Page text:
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Doctor Eva slams FA and admits Mourinho incident was bitter pill

By Martyn Ziegler

Published 03/10/2015

Hitting out: Dr Eva Carneiro has voiced her concerns
Hitting out: Dr Eva Carneiro has voiced her concerns

Former Chelsea team doctor Eva Carneiro has broken her silence to insist the Football Association never requested she make a statement and effectively ignored some evidence in its investigation into alleged remarks made to her by Jose Mourinho.

Carneiro also said the FA did not ask her for a statement after being the victim of sexist abuse at West Ham last season and criticised the lack of support from the football authorities.

Carneiro was dropped from first-team duties after Chelsea manager Mourinho criticised her for going onto the pitch to treat Eden Hazard during the opening match of the season against Swansea. She has since parted company with the club, while this week Mourinho was cleared by the FA of making discriminatory remarks.

"I was surprised to learn that the FA was allegedly investigating the incident of August 8 via the press. I was at no stage requested by the FA to make a statement," she said. The FA said it had contacted Carneiro's lawyers, who had an opportunity to make a statement. It is understood that had a formal request been made she would have done so but she was still formally employed by Chelsea at the time. Carneiro added: "Last season I had a similar experience at a game at West Ham FC. It is incidents such as these and the lack of support from the football authorities that make it so difficult for women in the game."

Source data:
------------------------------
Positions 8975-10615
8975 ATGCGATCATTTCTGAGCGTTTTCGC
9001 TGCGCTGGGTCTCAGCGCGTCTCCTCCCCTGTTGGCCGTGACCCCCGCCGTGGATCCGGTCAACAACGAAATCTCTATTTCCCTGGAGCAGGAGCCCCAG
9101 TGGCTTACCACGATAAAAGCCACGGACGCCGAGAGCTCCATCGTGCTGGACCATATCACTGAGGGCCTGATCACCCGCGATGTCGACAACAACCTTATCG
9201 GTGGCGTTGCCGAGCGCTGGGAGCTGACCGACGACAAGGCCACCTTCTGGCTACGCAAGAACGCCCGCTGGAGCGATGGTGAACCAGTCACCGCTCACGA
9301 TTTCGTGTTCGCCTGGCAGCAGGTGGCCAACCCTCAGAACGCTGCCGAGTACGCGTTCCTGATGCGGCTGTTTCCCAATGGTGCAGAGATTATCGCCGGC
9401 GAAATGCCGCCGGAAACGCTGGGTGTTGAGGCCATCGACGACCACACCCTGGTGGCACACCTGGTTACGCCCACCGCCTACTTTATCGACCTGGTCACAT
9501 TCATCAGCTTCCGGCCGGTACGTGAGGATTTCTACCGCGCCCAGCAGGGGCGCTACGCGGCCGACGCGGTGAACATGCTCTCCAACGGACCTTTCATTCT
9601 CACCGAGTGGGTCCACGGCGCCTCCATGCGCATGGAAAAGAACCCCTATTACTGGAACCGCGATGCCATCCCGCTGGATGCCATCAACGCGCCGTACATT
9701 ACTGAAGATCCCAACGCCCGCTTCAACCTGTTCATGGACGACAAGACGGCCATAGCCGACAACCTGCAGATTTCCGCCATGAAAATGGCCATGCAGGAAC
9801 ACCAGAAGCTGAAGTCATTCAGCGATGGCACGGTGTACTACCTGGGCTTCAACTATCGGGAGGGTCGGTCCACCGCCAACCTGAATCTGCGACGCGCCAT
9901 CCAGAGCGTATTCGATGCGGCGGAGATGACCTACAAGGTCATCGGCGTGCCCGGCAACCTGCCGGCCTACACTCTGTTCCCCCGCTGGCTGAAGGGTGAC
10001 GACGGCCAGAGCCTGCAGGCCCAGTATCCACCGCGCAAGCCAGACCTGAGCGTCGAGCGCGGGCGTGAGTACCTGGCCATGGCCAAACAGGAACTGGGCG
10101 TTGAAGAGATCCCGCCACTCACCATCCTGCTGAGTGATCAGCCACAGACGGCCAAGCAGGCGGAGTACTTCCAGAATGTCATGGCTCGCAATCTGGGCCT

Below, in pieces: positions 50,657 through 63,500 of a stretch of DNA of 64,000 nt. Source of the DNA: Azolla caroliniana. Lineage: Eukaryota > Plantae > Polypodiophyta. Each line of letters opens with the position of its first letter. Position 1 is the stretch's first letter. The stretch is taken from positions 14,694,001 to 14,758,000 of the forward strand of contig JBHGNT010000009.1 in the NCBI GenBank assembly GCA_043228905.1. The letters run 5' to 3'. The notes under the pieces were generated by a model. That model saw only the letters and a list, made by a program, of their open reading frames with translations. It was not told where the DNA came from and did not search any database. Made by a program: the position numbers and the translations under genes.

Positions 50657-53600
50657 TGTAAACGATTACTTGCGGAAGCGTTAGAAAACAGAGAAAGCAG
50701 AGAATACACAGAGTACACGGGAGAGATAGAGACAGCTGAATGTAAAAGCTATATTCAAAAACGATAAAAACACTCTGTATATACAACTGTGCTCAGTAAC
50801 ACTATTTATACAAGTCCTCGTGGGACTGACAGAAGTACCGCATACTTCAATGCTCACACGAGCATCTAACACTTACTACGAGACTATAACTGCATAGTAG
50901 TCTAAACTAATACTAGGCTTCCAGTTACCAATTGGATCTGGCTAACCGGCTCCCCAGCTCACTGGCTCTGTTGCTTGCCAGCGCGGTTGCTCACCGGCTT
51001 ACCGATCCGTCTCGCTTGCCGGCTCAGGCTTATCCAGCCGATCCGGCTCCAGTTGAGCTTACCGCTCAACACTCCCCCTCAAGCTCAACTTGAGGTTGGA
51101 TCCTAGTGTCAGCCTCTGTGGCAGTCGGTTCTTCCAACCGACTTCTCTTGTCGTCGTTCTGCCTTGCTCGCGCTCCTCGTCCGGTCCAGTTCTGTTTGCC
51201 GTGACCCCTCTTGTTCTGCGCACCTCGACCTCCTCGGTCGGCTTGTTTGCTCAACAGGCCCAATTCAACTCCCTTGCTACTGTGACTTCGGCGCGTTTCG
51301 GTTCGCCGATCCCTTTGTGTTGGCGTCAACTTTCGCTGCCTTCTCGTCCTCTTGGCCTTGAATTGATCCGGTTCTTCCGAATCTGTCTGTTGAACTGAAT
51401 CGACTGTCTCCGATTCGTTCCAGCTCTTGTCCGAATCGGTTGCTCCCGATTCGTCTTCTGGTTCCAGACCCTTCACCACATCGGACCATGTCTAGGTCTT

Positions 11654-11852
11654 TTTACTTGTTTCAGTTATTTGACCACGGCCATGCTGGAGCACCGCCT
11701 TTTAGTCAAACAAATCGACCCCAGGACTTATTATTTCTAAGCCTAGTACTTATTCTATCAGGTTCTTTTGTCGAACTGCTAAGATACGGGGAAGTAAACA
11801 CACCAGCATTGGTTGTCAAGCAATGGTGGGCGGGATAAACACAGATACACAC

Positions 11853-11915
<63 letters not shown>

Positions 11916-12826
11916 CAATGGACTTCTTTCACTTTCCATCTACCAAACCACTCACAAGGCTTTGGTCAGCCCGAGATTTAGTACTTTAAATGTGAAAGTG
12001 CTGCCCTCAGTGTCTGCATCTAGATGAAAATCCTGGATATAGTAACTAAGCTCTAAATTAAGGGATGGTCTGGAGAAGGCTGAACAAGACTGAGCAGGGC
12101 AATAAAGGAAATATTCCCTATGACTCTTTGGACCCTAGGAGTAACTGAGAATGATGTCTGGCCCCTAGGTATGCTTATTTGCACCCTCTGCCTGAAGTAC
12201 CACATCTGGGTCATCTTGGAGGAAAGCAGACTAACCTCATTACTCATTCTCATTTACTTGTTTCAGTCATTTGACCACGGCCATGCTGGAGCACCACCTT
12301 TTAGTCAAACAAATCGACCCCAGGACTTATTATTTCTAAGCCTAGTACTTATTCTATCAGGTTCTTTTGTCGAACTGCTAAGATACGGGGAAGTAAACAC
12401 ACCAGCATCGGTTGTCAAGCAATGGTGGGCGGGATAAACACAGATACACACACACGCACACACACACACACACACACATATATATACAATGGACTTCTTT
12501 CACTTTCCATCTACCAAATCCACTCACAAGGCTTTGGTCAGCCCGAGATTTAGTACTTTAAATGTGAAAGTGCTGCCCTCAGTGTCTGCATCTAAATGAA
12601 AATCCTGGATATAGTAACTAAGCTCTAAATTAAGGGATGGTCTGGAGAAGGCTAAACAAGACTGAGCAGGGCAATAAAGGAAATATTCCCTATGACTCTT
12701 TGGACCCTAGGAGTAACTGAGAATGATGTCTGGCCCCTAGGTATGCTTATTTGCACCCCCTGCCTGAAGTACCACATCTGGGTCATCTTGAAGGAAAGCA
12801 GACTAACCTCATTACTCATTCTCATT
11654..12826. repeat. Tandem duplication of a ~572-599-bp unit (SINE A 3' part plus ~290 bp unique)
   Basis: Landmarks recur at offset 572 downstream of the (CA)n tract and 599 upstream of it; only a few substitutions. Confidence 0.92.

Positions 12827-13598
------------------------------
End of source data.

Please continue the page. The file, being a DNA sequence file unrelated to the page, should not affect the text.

Heather Rabbatts, head of the FA's inclusion advisory board, said she had "major concerns" regarding the FA's disciplinary process which saw Mourinho cleared, and that the FA's handling of the case was "seriously disappointing".

Mourinho was asked about the case three times at his weekly press conference but refused to comment on the controversy.

Leading Fifa sponsors Coca-Cola and McDonalds have demanded Sepp Blatter's immediate resignation as president.

The two companies have issued statements saying reform at world football's scandal-ridden governing body can only take place with its beleaguered leader out of the picture.

Belfast Telegraph

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